Sunday, March 15, 2015

U.K. sub that sank Argentine cruiser featured in Falklands memorial

HE British submarine that sank the Argentine battle cruiser General Belgrano is to feature at the centre of a new Falklands Memorial Fleet to commemorate Britain’s heroic role in recapturing the invaded islands.

HMS Conqueror

HMS Conqueror returns home in triumph after the conflict

Marco Giannangeli/Sunday Express
15 March 2015

HMS Conqueror became the first British nuclear submarine to fire with intent when it holed the Belgrano twice in May, 1982, with the cost of 323 lives.
The act, which shocked Argentina, was mired in controversy over claims that the battleship was technically outside a British maritime exclusion zone, though in 2011 documents revealed it had orders to enter the exclusion zone on the day it was sunk.
Now, a new charity spearheaded by Conservative MEP David Campbell Bannerman has revealed plans to preserve a “core” Falklands memorial fleet.
The National Maritime Trust is currently bidding to acquire the Type-42 destroyer HMS Edinburgh, sister ship to HMS Sheffield and HMS Coventry which were both lost in the conflict, with a view to establishing it as a museum in Falmouth docks, Cornwall.
Future plans aim to see HMS Bristol, the last Royal Naval vessel still in service which took place in the Falklands War, added to the memorial fleet, as well permanent loan of the aircraft carrier HMS Hermes, which is currently in service with the Indian Navy..
However HMS Conqueror, which is currently moored in Portsmouth, will be at its heart and become Britain’s first post-war submarine available for public visits.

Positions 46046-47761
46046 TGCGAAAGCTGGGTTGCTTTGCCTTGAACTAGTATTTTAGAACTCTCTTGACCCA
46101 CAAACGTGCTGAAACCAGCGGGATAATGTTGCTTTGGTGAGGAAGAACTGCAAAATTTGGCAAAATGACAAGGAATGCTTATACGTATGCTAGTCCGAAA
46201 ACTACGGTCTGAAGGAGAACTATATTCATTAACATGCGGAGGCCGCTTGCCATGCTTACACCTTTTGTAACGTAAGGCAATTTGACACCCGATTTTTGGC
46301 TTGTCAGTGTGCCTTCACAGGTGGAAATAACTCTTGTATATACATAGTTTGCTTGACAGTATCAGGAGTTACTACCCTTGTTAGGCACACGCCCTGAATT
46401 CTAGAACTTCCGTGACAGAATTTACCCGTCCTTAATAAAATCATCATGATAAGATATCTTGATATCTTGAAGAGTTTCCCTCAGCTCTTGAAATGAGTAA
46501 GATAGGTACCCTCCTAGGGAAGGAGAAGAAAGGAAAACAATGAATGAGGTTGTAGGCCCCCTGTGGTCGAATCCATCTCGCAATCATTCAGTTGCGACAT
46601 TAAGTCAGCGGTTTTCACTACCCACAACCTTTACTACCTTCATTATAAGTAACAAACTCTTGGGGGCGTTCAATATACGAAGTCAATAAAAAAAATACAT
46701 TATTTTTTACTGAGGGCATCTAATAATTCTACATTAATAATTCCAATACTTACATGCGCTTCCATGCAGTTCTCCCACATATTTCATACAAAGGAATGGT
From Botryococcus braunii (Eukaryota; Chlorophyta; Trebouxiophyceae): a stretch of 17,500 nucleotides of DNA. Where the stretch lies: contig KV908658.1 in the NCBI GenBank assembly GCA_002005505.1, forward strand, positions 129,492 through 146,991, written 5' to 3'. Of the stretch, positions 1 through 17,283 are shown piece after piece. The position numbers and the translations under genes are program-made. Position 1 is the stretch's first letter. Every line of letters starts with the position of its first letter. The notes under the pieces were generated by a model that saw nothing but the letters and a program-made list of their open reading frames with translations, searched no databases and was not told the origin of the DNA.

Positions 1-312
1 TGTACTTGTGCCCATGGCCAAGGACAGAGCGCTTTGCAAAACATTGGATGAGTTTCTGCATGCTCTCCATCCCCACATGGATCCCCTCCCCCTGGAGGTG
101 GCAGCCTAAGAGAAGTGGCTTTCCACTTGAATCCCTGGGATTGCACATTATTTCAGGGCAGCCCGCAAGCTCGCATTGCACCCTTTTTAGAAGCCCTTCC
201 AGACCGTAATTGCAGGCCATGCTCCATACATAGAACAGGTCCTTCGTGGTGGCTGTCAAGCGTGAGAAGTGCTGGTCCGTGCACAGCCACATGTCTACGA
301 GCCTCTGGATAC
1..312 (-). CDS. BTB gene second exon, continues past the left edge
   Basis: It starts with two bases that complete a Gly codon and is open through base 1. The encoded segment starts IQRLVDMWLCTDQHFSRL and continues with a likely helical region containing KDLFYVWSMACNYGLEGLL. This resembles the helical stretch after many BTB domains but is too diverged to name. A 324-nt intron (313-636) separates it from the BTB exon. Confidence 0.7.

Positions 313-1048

The idea, said the trust, is to create a “historical theatrical experience.
"There are also proposals to build a Falklands War Museum.
"HMS Belfast, the Royal Navy's heaviest Second World War cruiser, currently attracts more than 300,000 visitors a year to its mooring in London.
Speaking to the Sunday Express last night, Mr. Campbell Bannerman said he was motivated to start the charity after the Ministry of Defence sold HMS Plymouth, a frigate that took art in the Falklands campaign, to Turkey for scrap.

“Losing HMS Plymouth was a real blow.
"Here was a so-called 'preserved' ship, one run successfully as a museum for 20 years, that was shamefully lost to the cutting torches,” he said.
“No British warships have been preserved since the Second World War - nothing to commemorate the Cold War, the Falklands War or the Gulf War.
“There appears to be a serious lack of national, cultural will in Britain to conserve our 20th century naval heritage.
"Any ships under 50 years old can’t even be considered for cultural protection.
“In the United States, there is an impressive fleet of preserved battleships, aircraft carriers and major warships, larger in total than the entire Royal Navy.
“In particular, it is time we celebrated the bravery and determination of those who risked their lives in order to liberate the Falkland Islanders.”
He added: “In the Falklands War, HMS Conqueror sank the Belgrano and kept the invading Argentines in port and unable to attack our liberation forces or sink any of our British ships.
“It must be preserved to ensure that generations of Britons can learn about our country's proud and victorious naval history, and to commemorate the courage of all those who served and were lost at sea, on all sides."
Last night former Navy minister Sir Keith Speed, who was sacked by Margaret Thatcher in 1981 after protesting steep cuts to the Royal Navy, said: “This is a very good idea, and I support the trust’s efforts to preserve these vessels for the nation.
"But it is also acts as an important reminder.
“The Falklands conflict is exactly the type of scenario that can arise outside expected problem areas, such as Russia and the Middle East.
"Now we’re seeing that Argentina is investing heavily in new fighter planes.
“When I was Navy Minister I was warned that 44 was the absolute minimum number of frigates and destroyers the Royal Navy should be operating.
"Now we’re down to 19."

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